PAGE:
Saturday, 6 April 2013

A Journey To Where We Are Not Allowed To Say

Postcard of New Zealand troopship no.37 Maunganui in Wellington harbour. Photograph taken by John Dickie. 

The ship Maunganui is seen here in Wellington harbour with a line running from her bow and secured to the wharf at the right of the picture. At the stern she is supported by a pilot boat. In the background is a city building with a large sign "W.A.J. Dutch, Brassfounder" which is situated at 262 Wakefield Street.
The purple ink mark on the face of this postcard was made by the military censor, an action commonly performed during the First World War to prevent the enemy from identifying and infiltrating the allied forces and their movements.

"14/1/16. Dear Mother,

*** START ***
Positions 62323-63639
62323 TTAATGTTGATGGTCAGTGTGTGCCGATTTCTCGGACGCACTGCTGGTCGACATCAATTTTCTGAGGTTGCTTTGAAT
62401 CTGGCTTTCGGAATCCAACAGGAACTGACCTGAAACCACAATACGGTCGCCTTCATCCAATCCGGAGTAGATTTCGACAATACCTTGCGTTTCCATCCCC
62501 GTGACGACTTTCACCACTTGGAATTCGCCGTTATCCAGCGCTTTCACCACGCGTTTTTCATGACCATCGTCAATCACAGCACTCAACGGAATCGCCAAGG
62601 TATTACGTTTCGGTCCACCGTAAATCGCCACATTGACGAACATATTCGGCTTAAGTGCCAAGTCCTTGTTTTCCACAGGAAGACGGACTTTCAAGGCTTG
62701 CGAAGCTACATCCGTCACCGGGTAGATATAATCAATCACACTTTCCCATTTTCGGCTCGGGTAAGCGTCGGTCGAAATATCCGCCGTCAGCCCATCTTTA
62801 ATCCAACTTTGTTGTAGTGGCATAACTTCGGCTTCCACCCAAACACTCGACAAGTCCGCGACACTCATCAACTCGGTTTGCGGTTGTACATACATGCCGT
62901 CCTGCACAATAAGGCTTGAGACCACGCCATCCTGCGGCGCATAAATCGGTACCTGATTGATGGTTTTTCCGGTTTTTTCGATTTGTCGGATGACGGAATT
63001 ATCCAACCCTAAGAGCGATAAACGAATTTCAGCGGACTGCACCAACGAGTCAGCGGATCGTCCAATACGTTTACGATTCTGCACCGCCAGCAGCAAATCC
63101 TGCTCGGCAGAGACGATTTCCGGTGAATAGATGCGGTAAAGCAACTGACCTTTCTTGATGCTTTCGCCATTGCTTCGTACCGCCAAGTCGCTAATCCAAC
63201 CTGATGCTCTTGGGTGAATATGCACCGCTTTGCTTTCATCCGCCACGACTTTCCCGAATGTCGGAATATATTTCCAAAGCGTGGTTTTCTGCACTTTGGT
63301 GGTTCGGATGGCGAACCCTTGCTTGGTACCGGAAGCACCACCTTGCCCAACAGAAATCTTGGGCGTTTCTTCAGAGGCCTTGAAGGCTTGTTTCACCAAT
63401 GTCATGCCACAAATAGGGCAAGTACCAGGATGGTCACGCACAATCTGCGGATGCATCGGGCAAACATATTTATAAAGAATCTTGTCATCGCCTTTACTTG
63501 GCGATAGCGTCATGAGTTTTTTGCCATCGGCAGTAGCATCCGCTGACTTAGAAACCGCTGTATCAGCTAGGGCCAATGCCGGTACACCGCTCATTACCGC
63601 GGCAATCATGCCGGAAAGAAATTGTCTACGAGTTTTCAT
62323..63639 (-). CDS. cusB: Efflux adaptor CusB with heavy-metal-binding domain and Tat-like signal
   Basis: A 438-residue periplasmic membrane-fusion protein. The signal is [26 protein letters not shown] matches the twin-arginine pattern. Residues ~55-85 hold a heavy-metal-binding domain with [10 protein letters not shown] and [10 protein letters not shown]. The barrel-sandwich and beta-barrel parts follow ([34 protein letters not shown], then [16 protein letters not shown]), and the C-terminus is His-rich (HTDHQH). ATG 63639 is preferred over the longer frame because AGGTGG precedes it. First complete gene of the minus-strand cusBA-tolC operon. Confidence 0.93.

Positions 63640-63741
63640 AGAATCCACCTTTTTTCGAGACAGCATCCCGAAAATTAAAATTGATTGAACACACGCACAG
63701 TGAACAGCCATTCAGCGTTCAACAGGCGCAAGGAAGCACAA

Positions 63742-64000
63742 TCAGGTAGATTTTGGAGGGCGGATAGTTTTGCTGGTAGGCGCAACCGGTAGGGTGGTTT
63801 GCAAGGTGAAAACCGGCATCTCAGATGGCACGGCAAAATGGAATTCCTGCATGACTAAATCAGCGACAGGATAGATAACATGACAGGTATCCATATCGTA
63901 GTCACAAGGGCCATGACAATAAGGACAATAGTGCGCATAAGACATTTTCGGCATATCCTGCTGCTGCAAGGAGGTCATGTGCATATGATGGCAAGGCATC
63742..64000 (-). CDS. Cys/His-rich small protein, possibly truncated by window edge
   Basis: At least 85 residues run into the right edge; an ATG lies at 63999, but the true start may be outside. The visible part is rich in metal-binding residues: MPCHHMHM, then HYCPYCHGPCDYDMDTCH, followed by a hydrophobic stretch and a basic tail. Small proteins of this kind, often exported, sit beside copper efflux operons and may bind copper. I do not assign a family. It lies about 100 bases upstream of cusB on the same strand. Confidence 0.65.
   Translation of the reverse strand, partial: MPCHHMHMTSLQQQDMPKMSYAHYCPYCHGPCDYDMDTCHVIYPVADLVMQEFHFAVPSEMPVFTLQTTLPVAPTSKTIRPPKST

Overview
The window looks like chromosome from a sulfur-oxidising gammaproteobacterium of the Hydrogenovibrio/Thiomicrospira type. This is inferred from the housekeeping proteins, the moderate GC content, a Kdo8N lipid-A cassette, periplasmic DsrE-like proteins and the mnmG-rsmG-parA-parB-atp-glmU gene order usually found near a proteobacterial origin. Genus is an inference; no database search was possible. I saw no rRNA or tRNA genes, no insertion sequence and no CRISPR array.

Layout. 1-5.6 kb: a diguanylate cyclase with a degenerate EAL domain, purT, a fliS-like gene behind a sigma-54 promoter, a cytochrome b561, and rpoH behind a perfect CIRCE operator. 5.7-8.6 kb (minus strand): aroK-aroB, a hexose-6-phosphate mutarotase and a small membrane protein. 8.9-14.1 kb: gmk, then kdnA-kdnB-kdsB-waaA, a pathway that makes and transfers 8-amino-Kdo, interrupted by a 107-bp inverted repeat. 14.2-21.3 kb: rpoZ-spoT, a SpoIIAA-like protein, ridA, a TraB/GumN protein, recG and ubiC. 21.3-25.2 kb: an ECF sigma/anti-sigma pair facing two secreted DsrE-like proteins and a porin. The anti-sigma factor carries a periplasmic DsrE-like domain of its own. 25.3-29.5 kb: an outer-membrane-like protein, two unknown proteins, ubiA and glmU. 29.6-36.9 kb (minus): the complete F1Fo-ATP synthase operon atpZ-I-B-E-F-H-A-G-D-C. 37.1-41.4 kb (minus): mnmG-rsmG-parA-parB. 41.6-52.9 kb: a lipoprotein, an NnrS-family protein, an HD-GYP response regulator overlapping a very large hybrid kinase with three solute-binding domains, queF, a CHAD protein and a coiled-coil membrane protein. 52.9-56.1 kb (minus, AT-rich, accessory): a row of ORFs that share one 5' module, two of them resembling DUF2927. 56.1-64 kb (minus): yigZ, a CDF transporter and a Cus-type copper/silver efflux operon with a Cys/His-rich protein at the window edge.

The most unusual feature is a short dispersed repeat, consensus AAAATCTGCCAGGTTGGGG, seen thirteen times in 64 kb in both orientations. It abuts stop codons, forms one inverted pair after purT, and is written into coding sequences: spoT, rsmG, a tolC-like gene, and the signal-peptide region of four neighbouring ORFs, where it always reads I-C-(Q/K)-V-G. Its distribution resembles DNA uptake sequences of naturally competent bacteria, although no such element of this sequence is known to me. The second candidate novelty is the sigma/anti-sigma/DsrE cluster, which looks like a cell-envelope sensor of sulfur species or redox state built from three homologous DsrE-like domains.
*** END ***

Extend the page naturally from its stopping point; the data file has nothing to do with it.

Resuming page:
This is the ship that is taking the boys to where we are not allowed to say. We have had a very smooth passage so far, & this is our 7th day out. We saw a shole of sharks. I am waiter in the Dining Room. It will take us 6 weeks to get to our destination. I will drop you a few lines every other few days. Hoping this finds you in the very best of health as it leaves me the same.
Your loving son, 
10/3726 Pvte A.P. Ross, B Coy, 9th Inf Reinforcement, Wellington."

The sender of this postcard is Private Alfred Palmer Ross of New Plymouth, Taranaki. He served in the Wellington Infantry Regiment and was reported wounded in the Auckland Weekly News in June 1917. He returned to New Zealand from the battlefields in Belgium and France in 1919, and died in 1966 aged 80.